This Chart Shows One Lesser-Known Way The Travel Ban Is So Awful For Refugees
President Donald Trump's new executive order on travel and immigration has made the United States an even more unwelcoming place for the world's over 65 million refugees and displaced people. Signed on Mar. 6, the revised order calls for a 120-day suspension of the United States Refugee Admissions Program (USRAP), in effect starting Mar. 16. And one chart in particular published by the Center for American Progress shows just how much the travel ban could hurt refugees.
Trump's new executive order reduces the limit of refugees to be admitted this fiscal year from 110,000 to 50,000. This makes it even more tedious for refugees to come to the United States — as if applying for refugee status in the United States wasn't already a long and difficult process in and of itself. To make matters worse, all of this is happening at a time when the world is seeing the most refugees there has ever been.
According to the State Department website, the processing time of applications for refugee status takes anywhere from 18 to 24 months. And, as the Center for American Progress points out, there are various security clearances each applicant must obtain, all of which expire after a certain amount of time. According to the progressive think tank, this gives refugees a period of 60 days during which they can legally resettle in the United States, meaning Trump's four-month suspension of the program will invalidate the applications of some of those that have already begun the process.
Part of understanding just how devastating this order will be to many refugees is becoming more familiar with the application process itself. Many people seeking admission to the United States through USRAP have been driven from their homes by persecution and war. Some have even endured trauma in their home countries and often in the refugee camps to which they escaped, as well. Before they can even begin to put their lives back together in the United States, though, they have to be referred to the State Department by a refugee agency. From there, the applicant undergoes a thorough interview with someone from the Resettlement Support Center, or RSC. The biographical information obtained during that interview is then submitted to U.S. officials for extensive review.
Next, the Department of Homeland Security (DHS) security conducts an extensive background check of the refugee, which according to the State Department website is a more careful screening than that for any other traveller to America. The applicant's name is run through the Consular Lookout and Support System database, and, for some, a Security Advisory Opinion review and National Counterterrorism Center Inter-agency Check. Applicants who fail any of these are no longer eligible to go forward with the rest of the screening process.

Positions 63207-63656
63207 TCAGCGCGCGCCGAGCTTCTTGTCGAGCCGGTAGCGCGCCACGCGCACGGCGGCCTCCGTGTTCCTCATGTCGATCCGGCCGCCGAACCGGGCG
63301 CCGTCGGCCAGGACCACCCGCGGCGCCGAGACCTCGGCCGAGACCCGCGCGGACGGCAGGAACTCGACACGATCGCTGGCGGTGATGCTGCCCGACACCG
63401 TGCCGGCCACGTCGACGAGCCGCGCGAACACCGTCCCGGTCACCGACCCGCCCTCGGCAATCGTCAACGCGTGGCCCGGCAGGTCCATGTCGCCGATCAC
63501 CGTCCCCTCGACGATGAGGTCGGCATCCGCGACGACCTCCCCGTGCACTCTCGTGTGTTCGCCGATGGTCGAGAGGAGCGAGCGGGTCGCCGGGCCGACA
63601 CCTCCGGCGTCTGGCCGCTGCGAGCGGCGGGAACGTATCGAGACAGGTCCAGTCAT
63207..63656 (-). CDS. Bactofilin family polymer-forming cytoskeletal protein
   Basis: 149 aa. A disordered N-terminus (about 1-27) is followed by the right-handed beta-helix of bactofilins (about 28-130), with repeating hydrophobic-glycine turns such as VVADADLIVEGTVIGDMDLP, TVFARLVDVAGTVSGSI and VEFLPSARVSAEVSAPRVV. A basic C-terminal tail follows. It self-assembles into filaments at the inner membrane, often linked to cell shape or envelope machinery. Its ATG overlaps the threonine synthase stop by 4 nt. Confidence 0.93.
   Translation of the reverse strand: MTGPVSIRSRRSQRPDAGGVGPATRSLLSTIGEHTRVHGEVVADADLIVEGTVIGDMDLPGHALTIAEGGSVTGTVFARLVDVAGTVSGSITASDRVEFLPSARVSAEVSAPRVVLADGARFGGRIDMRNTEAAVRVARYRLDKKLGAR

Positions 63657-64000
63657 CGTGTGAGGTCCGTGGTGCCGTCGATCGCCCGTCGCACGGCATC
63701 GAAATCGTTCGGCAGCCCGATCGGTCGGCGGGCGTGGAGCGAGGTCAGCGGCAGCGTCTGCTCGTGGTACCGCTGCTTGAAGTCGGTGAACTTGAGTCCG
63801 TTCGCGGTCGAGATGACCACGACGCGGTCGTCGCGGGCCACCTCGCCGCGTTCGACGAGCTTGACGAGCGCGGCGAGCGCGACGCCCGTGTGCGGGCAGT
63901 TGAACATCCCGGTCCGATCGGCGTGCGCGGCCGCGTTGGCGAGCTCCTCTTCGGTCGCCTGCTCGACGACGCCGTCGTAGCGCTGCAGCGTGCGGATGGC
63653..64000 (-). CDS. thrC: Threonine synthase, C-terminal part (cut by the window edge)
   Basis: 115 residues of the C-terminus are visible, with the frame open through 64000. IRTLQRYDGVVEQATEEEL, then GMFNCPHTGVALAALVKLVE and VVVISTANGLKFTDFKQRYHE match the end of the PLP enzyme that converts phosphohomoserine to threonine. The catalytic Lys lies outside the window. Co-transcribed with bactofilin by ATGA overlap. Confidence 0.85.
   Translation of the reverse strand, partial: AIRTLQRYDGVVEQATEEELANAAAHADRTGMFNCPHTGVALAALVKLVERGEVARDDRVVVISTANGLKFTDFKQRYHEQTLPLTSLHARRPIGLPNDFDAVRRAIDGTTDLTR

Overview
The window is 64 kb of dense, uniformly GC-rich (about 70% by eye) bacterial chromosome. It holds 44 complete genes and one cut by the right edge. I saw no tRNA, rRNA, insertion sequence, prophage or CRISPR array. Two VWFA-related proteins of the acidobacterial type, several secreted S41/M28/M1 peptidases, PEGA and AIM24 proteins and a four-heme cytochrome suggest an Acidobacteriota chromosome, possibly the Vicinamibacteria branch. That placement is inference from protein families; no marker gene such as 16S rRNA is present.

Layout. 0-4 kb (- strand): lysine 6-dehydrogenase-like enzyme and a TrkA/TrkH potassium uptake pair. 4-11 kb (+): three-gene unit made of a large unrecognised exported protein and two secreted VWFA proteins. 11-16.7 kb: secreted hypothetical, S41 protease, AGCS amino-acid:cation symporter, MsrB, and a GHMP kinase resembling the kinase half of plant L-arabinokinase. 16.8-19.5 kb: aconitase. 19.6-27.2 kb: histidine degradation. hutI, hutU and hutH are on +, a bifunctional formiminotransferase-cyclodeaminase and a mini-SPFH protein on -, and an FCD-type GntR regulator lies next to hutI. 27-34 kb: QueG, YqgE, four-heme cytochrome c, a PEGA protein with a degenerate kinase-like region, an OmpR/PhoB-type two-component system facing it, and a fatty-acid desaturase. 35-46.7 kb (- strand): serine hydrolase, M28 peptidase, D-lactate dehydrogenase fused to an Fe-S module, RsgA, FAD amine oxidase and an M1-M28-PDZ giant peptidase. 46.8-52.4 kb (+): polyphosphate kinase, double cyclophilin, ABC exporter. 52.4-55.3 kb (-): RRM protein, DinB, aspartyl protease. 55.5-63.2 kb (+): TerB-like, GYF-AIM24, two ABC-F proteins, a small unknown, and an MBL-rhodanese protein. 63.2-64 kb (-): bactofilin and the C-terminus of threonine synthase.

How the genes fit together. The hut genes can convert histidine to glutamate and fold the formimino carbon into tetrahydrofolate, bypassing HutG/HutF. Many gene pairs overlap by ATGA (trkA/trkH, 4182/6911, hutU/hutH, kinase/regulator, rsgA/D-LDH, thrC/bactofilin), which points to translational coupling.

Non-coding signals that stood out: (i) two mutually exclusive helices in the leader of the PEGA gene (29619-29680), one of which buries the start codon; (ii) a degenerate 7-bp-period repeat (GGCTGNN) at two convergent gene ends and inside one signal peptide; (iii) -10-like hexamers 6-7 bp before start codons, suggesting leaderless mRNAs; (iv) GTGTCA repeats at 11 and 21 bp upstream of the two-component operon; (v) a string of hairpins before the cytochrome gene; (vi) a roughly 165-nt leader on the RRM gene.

Once security clearances are complete, DHS conducts another interview, via U.S. Intelligence Community officers, in-person in the country where the applicant is currently living. That interview is then checked against earlier collected information for any inconsistencies. The applicant's fingerprints and other biometric data are also collected at this stage and entered into three different federal databases—those of the FBI, DHS, and the Department of Defense. Fingerprints are screened through all three of these databases, and any application that doesn't pass is out.
Finally, once all those clearances are obtained, refugees must undergo a medical check to make sure they don't have communicable diseases such as Tuberculosis. Those who pass the medical check can move on. And then and only then is the applicant able to look forward to resettlement in the United States.
All of these steps would be mildly inconvenient to take on an average day from the comfort of your own home. Many of us can't even begin to imagine what it would be like to do so far from home after having experienced some of the worst days of your life. And unfortunately, thanks to Trump's executive order, many applications may time out even after they have obtained some or all of these clearances. And even more will be denied due to the new cap of 50,000 accepted refugees this year.
According to Pew Research Center, 84,995 refugees were admitted to the United States between September 2015 and September 2016. And nearly half of those admitted were Muslim. Additionally, over 1,136 refugees have been admitted since Trump took office on Jan. 20. Clearly, the world needs nations that are willing to open their arms to the many millions of people fleeing war, persecution, and other tragedies. But as Trump's executive order shows, the United States won't be welcoming in its fair share any time soon.